Our experience working with customers from various industries shows that there is no one-size-fits-all solution when it comes to exchanging compliance information internally, with service providers, or within the supply chain. And yet, there is a universal need and wish for a structured yet adaptable approach that supports and complements the single source of truth. Especially if you consider the increasing complexity of regulations. This is exactly what our new solution, opesus Product Compliance Collaboration (PCC), aims to do – orchestrate the different channels and data sources in an efficient and auditable way.
Something's brewing - opesus has a new solution in the works and we can't wait to share it with you!
We caught up with Matt Dion, Product Owner of the new solution to share with us more about the new solution that is designed for collaboration in the world of product compliance.
Having companies submit notifications to the ECHA SCIP database about articles that contain substances of very high concern (SVHC) fulfills one part of the overall goal of the Waste Framework Directive. Through the collection of data via the SCIP database, authorities can monitor the use of SVHCs and take appropriate measures if they wish. In addition to that, the information provided to the SCIP database will be publicly accessible through the SCIP dissemination platform.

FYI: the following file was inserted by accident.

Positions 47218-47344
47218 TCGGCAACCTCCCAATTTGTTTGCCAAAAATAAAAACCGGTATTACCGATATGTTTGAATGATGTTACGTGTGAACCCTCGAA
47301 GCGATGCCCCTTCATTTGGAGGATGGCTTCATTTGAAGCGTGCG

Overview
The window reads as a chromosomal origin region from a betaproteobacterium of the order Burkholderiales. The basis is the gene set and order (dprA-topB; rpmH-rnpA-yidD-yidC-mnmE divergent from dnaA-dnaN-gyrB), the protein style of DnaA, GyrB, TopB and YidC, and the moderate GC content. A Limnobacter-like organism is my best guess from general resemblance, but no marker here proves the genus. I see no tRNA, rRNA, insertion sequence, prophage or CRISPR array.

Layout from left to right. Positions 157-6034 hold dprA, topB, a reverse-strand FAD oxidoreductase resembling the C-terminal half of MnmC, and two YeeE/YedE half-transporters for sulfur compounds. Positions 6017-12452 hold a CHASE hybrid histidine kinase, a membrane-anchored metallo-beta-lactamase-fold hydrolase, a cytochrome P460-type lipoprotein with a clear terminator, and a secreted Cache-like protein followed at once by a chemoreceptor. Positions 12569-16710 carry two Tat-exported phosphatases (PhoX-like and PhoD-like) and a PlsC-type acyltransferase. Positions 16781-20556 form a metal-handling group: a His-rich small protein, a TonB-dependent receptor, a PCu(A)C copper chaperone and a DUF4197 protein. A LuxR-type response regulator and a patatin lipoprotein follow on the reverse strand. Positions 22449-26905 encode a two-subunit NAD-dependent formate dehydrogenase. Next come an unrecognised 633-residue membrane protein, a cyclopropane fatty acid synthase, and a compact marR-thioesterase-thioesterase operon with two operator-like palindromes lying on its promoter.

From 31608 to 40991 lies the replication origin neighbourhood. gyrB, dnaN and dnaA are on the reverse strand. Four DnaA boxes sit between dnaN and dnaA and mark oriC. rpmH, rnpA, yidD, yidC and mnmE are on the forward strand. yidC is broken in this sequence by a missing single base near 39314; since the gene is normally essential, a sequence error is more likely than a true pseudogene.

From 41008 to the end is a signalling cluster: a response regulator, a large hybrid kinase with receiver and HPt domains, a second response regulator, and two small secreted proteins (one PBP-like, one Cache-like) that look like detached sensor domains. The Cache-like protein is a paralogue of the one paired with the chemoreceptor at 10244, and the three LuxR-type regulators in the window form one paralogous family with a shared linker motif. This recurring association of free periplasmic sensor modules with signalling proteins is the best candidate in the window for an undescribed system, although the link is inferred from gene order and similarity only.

It’s been slightly more than a year since the UK left the EU on 31st January 2020. The 11-month transition period ended on 31st December 2020. What does this mean for companies moving their goods between the EU and the UK? This article explores Brexit and the SCIP Database.
Are you still looking for a solution to cover the end-to-end SCIP notification process automatically for you?
Then you are exactly at the right place!
In the context of the revised Waste Framework Directive (WFD), the European Chemical Agency (ECHA) was tasked to create a database of substances of concern in articles as such or in complex objects or products (SCIP database). The SCIP database was established to improve transparency on hazardous substances in articles.
In Switzerland, the ordinance on protection against dangerous substances and preparations (ChemO) regulates the placing of substances and preparations on the market. The ChemO is largely similar to the European REACH and CLP regulations except when it comes to the part of registering substances.
The SCIP database requirements pose a challenge not just to companies in the EU, but also non-EU companies whose customers are in the EU. Companies not located in the EU are faced with requirements from EU customers as they face new regulations related to increased environmental pressure, such as the Waste Framework Directive. Hence, non-EU companies should understand the goals of the SCIP database and comply with its obligations.
Twice a year, the Candidate List of substances of very high concern (SVHC) is updated. The most recent update occurred on 19 January 2021. This brings the number of SVHCs to 211. However, when these unique substances are further broken down, the actual number of reportable substances including their substance groups is closer to 400.
The recent ECHA newsletter described ways on how companies can reduce their workload in relation to creating notifications to the SCIP database through supply chain communication. With the deadline for SCIP notifications coming up, being able to rely on supply chain communication to make use of simplified SCIP notifications or using referencing may be a desirable option for many companies.